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Resistance Responses of Potato to Vesicular-Arbuscular Mycorrhizal Fungi under Varying Abiotic Phosphorus Levels

David A. J. McArthur and N. Richard Knowles
Plant Physiology
Vol. 100, No. 1 (Sep., 1992), pp. 341-351
Stable URL: http://www.jstor.org/stable/4274633
Page Count: 11
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Since scans are not currently available to screen readers, please contact JSTOR User Support for access. We'll provide a PDF copy for your screen reader.
Resistance Responses of Potato to Vesicular-Arbuscular Mycorrhizal Fungi under Varying Abiotic Phosphorus Levels
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Abstract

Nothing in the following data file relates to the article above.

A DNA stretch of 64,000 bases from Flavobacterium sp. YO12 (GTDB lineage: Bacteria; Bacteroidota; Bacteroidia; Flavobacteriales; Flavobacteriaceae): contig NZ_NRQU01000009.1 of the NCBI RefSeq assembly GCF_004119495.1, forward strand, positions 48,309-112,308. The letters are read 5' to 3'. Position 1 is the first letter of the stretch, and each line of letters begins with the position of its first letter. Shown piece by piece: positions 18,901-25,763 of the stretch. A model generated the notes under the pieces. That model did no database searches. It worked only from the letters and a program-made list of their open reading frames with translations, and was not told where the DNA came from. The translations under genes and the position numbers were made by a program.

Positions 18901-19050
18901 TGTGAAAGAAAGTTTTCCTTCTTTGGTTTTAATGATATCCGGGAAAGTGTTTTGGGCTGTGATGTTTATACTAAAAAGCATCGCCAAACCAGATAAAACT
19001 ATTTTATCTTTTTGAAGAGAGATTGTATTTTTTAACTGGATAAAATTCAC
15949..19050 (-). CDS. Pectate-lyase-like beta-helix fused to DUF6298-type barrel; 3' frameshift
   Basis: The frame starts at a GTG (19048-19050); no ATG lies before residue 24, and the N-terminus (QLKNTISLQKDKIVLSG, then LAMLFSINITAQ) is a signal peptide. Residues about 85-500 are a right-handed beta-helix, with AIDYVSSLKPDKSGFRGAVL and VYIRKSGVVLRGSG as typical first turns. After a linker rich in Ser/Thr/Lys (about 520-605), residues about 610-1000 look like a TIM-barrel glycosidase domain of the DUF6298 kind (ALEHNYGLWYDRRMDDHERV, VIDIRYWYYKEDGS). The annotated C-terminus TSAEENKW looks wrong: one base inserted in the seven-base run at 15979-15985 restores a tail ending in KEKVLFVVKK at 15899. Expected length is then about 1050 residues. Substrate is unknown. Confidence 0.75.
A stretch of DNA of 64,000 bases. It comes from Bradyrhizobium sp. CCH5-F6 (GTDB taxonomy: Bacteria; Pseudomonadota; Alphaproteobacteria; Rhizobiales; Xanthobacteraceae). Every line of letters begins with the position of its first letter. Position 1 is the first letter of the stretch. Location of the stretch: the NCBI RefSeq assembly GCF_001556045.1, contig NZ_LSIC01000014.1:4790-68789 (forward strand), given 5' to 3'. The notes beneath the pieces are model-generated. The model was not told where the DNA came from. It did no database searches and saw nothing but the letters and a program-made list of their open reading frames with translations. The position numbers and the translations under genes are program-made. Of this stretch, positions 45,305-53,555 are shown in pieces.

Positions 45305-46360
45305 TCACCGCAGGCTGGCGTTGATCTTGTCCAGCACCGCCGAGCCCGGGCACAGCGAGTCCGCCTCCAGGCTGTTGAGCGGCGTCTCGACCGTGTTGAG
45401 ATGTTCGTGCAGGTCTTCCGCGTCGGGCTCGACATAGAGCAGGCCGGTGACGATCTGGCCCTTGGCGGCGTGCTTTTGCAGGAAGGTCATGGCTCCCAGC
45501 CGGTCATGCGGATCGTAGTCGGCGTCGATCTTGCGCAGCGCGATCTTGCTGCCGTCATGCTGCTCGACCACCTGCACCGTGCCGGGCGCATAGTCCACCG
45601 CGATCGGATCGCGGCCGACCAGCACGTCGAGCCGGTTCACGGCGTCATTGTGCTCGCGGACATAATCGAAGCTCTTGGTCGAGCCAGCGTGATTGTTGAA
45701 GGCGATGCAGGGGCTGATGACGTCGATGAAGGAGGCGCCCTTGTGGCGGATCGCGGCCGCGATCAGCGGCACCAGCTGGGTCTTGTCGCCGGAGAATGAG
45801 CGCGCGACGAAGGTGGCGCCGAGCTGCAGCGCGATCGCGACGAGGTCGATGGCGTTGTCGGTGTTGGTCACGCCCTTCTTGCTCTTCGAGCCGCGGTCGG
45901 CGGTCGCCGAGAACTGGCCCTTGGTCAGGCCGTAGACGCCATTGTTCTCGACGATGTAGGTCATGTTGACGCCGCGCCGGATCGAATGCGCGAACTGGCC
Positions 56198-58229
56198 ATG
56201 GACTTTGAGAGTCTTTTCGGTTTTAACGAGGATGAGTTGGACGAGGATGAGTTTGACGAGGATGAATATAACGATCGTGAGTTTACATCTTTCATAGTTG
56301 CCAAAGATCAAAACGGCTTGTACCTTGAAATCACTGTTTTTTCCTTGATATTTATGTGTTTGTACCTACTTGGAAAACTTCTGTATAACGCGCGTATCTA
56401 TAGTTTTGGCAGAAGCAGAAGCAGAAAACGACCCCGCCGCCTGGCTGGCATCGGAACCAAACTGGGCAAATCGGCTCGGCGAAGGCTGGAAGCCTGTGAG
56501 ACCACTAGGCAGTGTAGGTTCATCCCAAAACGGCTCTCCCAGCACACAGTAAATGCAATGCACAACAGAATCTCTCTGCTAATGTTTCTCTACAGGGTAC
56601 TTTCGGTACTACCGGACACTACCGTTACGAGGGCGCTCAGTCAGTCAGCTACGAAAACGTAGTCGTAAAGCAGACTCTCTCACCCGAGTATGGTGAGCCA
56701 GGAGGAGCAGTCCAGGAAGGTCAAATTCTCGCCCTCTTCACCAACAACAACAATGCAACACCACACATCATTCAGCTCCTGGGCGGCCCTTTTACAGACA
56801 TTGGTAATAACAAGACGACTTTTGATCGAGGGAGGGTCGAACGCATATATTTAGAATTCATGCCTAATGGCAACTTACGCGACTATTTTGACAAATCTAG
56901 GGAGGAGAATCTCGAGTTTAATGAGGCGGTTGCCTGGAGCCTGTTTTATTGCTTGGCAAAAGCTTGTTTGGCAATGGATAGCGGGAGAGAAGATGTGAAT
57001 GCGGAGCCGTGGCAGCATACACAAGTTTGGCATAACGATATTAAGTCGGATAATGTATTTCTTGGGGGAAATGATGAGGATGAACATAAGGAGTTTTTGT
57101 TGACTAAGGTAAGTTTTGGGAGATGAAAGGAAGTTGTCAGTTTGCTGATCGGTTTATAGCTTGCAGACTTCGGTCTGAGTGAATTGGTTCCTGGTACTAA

In mycorrhizal symbioses, susceptibility of a host plant to infection by fungi is influenced by environmental factors, especially the availability of soil phosphorus. This study describes morphological and biochemical details of interactions between a vesicular-arbuscular mycorrhizal (VAM) fungus and potato (Solanum tuberosum L. cv Russet Burbank) plants, with a particular focus on the physiological basis for P-induced resistance of roots to infection. Root infection by the VAM fungus Glomus fasciculatum ([Thaxt. sensu Gerdemann] Gerdemann and Trappe) was extensive for plants grown with low abiotic P supply, and plant biomass accumulation was enhanced by the symbiosis. The capacity of excised roots from P-deficient plants to produce ethylene in the presence or absence of exogenous 1-amino cyclopropane-1-carboxylic acid (ACC) was markedly reduced by VAM infection. This apparent inhibition of ACC oxidase ($\text{ACC}_{\text{ox}}$) activity was localized to areas containing infected roots, as demonstrated in split-root studies. Furthermore, leachate from VAM roots contained a potent water-soluble inhibitor of ethylene generation from exogenous ACC by nonmycorrhizal (NM) roots. The leachate from VAM-infected roots had a higher concentration of phenolics, relative to that from NM roots. Moreover, the rates of ethylene formation and phenolic concentration in leachates from VAM roots were inversely correlated, suggesting that this inhibitor may be of a phenolic nature. The specific activity of extracellular peroxidase recovered in root leachates was not stimulated by VAM infection, although activity on a fresh weight basis was significantly enhanced, reflecting the fact that VAM roots had higher protein content than NM roots. Polyphenol oxidase activity of roots did not differ between NM and VAM roots. These results characterize the low resistance response of P-deficient plants to VAM infection. When plants were grown with higher abiotic P supply, the relative benefit of the VAM symbiosis to plant growth decreased and root infection was lower. The in vivo $\text{ACC}_{\text{ox}}$ activity was also greater in roots of plants grown on high levels of P compared with those grown on low levels, although the influence of VAM infection was partially to counteract the nutritional effect of P on $\text{ACC}_{\text{ox}}$ activity. Similar to $\text{ACC}_{\text{ox}}$ activity, extracellular peroxidase activity of roots increased linearly with increasing abiotic P supply, thus indicating a greater potential for resistance to VAM infection. These findings suggest that VAM fungi may alter phenolic metabolism of roots so as to hinder ethylene production and the root's ability to invoke a defense response. Raising the abiotic P supply to plants at least partially restores the capacity of roots to produce ethylene and may, in this way, increase the root's resistance to VAM infection.

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